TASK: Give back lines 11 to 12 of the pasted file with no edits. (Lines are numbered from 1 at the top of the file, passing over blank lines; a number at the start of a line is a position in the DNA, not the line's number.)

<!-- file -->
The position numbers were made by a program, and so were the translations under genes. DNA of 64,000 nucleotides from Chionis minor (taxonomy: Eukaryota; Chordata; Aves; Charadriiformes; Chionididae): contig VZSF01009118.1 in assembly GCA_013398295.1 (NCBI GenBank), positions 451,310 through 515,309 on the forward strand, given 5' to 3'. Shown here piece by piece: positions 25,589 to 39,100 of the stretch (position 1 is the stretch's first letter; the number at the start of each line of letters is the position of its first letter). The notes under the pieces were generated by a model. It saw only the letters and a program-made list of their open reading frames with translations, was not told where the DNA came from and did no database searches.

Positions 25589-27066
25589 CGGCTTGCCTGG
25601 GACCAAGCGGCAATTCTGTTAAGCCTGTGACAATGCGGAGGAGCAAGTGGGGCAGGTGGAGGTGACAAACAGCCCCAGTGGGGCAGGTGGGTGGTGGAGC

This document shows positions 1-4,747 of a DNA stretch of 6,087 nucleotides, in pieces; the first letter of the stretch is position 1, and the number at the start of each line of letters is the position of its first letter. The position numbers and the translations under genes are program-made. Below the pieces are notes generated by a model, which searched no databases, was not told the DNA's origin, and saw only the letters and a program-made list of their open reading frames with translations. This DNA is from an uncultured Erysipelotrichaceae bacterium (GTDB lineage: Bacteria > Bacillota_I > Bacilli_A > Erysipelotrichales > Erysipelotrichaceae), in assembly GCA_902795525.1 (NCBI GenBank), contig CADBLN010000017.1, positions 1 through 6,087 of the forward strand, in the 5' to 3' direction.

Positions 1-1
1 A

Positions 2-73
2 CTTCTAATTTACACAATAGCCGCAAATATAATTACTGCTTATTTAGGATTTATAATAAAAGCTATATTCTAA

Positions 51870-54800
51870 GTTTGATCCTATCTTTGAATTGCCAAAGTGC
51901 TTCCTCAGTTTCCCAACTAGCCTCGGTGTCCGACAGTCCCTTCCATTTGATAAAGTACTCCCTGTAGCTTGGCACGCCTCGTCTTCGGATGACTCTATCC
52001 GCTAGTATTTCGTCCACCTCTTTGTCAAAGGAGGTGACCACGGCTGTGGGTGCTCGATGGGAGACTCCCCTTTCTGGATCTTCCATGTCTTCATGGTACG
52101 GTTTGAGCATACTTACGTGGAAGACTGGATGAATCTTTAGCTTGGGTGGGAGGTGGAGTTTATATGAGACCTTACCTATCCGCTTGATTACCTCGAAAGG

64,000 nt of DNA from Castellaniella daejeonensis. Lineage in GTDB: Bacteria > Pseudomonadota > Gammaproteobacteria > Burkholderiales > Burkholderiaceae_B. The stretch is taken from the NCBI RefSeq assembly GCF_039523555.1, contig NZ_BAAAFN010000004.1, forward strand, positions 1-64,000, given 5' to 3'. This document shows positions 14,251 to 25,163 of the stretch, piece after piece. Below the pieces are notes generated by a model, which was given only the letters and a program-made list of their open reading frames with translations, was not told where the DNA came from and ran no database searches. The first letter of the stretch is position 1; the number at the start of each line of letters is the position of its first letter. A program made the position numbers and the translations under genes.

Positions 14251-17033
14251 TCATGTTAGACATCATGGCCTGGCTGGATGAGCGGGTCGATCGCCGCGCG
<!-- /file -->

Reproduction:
51870 GTTTGATCCTATCTTTGAATTGCCAAAGTGC
51901 TTCCTCAGTTTCCCAACTAGCCTCGGTGTCCGACAGTCCCTTCCATTTGATAAAGTACTCCCTGTAGCTTGGCACGCCTCGTCTTCGGATGACTCTATCC